But what is "Spanish system"? No-one knows. They might have used strips of cardboard similar to modern boning, or they might have used whole pieces. They might have fused it together with the wool felt, or as a separate piece. So stiffening my dress bodice with cardboard was mostly guesswork and might not be how they made it at all.

I cut the main shapes of the bodice in black cotton,and a double layer of each. I then cut black wool felt into the same shape, and stitched this together with one of the cotton layers. Next was to cut the linen cardboard into the same shape. This was sandwiched between the two cotton layers. The cardboard was way too stiff and thick to be sewn in, so I stitched the cotton layers together, holding the cardboard in place. I then added the black velvet over this stiff frame, on top of the black wool felt. The sides has a strip of fabric only, no cardboard, so metal eyelets could be inserted. The eyelets were bound with a thick, black thread, to secure the eyelets and to better let them blend with the velvet.


My bodice is made up of cotton, linen cardboard, wool felt, cotton and cotton velvet. There is a front and a back, laced together at the sides.


The skirt was cut in both black velvet and black polyester. The pattern suggests two panels in front, two in the back, and two triangles at each side. Since my fabrics was broad, I used one panel in front and one in the back, but two triangles at the sides to get the right shape. The velvet and the polyester was sewn separately and then attached together, with raw seams towards eachother. I think I prefer this kind of bag lining to the flat lining I've done previously. The biggest benefit is that the inside looks very neat and that I can hik up the skirt, but also that there are no raw seams to deal with. The last dress I made after this pattern was gathered both in front and back. This dress has gathers in the back and pleats in the front, attached to the bodice with small stitches both on the inside and outside.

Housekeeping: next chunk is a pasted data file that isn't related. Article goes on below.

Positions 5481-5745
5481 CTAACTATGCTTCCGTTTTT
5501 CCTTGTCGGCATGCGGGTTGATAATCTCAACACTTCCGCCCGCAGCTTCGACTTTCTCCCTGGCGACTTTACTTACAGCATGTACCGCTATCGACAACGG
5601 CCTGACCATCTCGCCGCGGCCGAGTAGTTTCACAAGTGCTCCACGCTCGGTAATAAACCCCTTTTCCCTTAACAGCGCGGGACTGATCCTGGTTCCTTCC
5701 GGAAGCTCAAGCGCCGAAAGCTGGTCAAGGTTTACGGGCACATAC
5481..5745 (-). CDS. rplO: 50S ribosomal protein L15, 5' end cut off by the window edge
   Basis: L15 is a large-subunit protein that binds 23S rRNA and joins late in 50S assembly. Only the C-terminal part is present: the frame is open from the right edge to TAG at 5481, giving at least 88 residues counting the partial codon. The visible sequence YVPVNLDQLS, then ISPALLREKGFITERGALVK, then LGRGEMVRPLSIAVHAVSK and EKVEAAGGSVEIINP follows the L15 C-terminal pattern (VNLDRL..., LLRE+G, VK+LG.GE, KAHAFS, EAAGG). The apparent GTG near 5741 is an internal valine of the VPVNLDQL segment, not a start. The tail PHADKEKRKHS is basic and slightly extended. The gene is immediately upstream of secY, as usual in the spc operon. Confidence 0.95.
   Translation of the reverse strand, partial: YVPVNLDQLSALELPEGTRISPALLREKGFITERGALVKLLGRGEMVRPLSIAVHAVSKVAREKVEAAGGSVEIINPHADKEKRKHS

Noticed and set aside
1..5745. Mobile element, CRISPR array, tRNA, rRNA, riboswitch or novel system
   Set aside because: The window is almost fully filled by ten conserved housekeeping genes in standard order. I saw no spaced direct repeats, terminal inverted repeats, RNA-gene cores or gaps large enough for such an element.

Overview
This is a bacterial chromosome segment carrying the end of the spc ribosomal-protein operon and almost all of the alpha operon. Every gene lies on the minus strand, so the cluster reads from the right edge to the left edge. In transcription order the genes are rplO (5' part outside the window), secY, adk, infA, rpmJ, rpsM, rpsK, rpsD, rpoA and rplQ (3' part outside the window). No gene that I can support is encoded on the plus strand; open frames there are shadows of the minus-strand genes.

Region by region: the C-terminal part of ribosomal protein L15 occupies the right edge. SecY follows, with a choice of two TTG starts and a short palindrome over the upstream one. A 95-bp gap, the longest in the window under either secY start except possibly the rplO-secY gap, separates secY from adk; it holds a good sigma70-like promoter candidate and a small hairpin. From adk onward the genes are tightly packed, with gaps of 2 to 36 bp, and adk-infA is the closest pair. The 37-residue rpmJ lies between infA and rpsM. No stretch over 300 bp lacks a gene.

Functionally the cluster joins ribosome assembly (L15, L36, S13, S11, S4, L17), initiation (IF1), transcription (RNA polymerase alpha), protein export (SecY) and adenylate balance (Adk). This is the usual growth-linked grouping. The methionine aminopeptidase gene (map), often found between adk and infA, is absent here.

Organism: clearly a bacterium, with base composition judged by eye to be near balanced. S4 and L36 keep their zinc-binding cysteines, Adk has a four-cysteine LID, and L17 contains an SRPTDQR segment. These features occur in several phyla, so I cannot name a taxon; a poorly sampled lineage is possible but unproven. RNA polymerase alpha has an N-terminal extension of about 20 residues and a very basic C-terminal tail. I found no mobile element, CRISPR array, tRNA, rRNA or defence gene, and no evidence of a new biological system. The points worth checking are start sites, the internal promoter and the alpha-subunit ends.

The sleeves are made of a cutwork fabric. It was cutworked when I bought it, but brown. I dyed it black to match the dress. Cutwork sleeves seems to have been almost non-existant Florence, but with a certain popularity in Venice and in Rome around 1560. Rules to how large and much cutwork could be added to a fabric did exist; Cosimo de' Medici made laws both in 1546, 1558 and 1562 regulating what and how people in Tuscany was allowed to dress. The 1558 laws mentioned cutwork - it was only allowed in fabrics if the cutwork was straight and geometrical and not too artful. The rules were not as strict on ribbons and trims (Landini 2005: 176pp). But this was in Tuscany. There seem to have been few restriction on cutwork in Rome. So whereas the dresses in Rome and Lazio was on the plainer side, cutwork sleeves are quite a common sight in portraits.

The sleeves for my dress are very basic in the construction, cut in one piece, a bit wider at the top and with a rounded sleevecap. The seam is a French seam, to make it sturdier. It's not lined, to allow the white chemise to peak through. They're tied to the shoulders of the bodice with black ribbon. The inspiration for these sleeves came from the portraits of Giulia de' Medici/Ortensia de' Bardi (1559) and of a Roman lady (1550s).


Cutwork sleeves in Roman outfits